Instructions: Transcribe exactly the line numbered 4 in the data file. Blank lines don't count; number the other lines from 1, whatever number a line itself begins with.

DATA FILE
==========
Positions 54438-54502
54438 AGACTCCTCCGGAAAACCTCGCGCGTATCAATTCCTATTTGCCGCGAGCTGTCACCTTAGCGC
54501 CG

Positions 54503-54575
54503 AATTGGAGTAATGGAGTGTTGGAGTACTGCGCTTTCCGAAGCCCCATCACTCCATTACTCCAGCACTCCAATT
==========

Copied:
Positions 54503-54575